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I need to add two DATE columns to an already existing table. But it takes very long and I have to kill the process. What is strange is I was able to add those columns to the other tables in the same database momentarily. Most of those tables are larger than the one I'm having trouble with both data and column-count-wise. What do I have to do to be able to add those new columns?

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What version of Oracle? Are you adding a default value or are you just adding the column? How big is the table? What is "very long"? Hours? Days? –  Justin Cave May 12 '12 at 5:32
    
It's Oracle 10g. Yes I am adding SYSDATE as a default to one of those columns. The table's got 3.923.327 records with 11 columns. It took 6+ minutes and I just interrupted the process. –  Mike JM May 12 '12 at 5:47
    
How many rows are in that table? –  a_horse_with_no_name May 12 '12 at 6:14
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IMO 6 minutes is not a "long time". Six minutes is "longer than I'd like but what the hey it's nearly 4 million records I'll sit here a bit and let it grind hey let's check statistics on that and see what's going on ho-hum glad I get paid for this hmmm what's in the junk machine whoops time for a quick trip down the hall dang is this thing still going hey how'd the team do yesterday what's up with what's-her-name in HR heard she's splitsville with the old man sure I've got time for a question what a maroon dang is...hey it's done!". That's about how long six minutes is. :-) –  Bob Jarvis May 14 '12 at 11:10
    
Yeah, but how do you know how long it will take? I kille dthe process at the sixth minute. It would probably take more tha half an hour. –  Mike JM May 14 '12 at 12:20

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up vote 7 down vote accepted

here's how I solved the problem. Before, I was specifying a default value for the columns right at the moment of adding them. But then I first added the columns with no default values. After columns got added I specified the default value and it executed immediately with no more waiting. Thank you very much @Justin Cave for your hint about Default value. That was the key point.

I have no doubt that it's related with the fact that when specifying default value at the time of adding column that default value is written to all the records inserted earlier.So if there are 5 million records in the table, that table will be updated to set default value for the newly added column for all the rows. Updating 5 million records is expensive as one might guess. But if default value is set after adding a column then the value of that new column in the rows inserted earlier will be NULL, so no update will take place.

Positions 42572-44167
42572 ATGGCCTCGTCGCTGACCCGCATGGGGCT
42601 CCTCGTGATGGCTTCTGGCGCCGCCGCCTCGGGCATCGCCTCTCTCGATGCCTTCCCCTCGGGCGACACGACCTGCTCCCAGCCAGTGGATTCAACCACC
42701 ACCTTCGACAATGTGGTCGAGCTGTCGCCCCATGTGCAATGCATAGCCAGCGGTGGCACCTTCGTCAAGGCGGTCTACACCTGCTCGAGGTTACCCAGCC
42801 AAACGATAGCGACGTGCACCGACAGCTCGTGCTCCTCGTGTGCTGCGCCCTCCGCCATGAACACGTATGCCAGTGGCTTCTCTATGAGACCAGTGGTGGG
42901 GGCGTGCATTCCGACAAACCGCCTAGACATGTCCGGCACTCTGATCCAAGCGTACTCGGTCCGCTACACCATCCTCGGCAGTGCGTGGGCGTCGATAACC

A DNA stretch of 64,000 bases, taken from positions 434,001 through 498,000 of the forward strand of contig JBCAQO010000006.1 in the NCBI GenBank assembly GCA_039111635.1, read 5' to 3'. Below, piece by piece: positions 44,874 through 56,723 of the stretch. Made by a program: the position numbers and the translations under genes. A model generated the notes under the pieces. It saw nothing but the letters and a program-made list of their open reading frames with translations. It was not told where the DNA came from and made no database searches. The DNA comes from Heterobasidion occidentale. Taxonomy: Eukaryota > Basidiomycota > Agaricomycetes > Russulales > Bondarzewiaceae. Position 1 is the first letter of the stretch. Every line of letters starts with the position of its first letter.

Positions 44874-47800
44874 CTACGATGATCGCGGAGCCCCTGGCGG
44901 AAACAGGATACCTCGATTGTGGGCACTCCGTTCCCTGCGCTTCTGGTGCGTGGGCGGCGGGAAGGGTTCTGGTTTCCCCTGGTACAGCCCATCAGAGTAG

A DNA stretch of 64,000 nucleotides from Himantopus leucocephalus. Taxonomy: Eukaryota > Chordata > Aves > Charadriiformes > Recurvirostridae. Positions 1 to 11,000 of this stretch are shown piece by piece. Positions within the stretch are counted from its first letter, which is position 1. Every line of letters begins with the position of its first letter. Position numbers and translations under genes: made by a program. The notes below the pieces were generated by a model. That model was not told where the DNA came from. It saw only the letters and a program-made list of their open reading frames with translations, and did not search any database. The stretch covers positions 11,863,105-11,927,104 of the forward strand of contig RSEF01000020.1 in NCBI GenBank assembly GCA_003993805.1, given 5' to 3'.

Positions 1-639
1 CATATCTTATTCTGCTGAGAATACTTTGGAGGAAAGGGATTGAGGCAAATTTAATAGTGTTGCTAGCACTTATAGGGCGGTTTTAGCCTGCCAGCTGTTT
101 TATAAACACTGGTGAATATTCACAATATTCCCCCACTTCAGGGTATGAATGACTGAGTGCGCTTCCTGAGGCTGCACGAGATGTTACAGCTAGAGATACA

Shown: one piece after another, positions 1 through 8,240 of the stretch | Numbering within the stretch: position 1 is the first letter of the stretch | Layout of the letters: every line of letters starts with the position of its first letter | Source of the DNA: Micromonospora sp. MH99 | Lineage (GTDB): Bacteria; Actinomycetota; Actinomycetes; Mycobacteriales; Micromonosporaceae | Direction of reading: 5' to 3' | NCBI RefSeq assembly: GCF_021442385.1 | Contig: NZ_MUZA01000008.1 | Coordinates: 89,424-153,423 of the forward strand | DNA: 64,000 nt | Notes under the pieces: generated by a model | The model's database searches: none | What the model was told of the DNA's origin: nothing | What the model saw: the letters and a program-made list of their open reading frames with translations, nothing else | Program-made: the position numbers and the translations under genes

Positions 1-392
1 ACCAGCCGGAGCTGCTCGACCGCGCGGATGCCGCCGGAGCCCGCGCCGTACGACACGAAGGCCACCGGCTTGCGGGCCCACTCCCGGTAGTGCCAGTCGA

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Interesting that adding the default value later on was so much faster ... –  Jens Schauder May 12 '12 at 8:54
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@Jens - that's because adding a default value later on does not affect the existing rows, whereas when adding a new column, the default value must be set on each row - unless the default is NULL, in which case Oracle doesn't have to visit the existing rows. –  Jeffrey Kemp May 14 '12 at 7:00
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It should be noted that in Oracle 11g, adding a column with a default value no longer has this problem (Oracle doesn't update all the existing rows, but merely updates the metadata). –  Jeffrey Kemp May 14 '12 at 7:01
    
I am facing a similar problem in PostgreSQL 9.2. I am adding a new column with character varying(50) without any defaults. My table contains about 1 million records but the query is executing for the last 1 hour and is still on.. Please help. This is the query that I have given: ALTER TABLE ccdb.consumer_index_details ADD COLUMN rapdrp_pole_code character varying(50); –  Yousuf Ibn Akhtar Sultan yesterday

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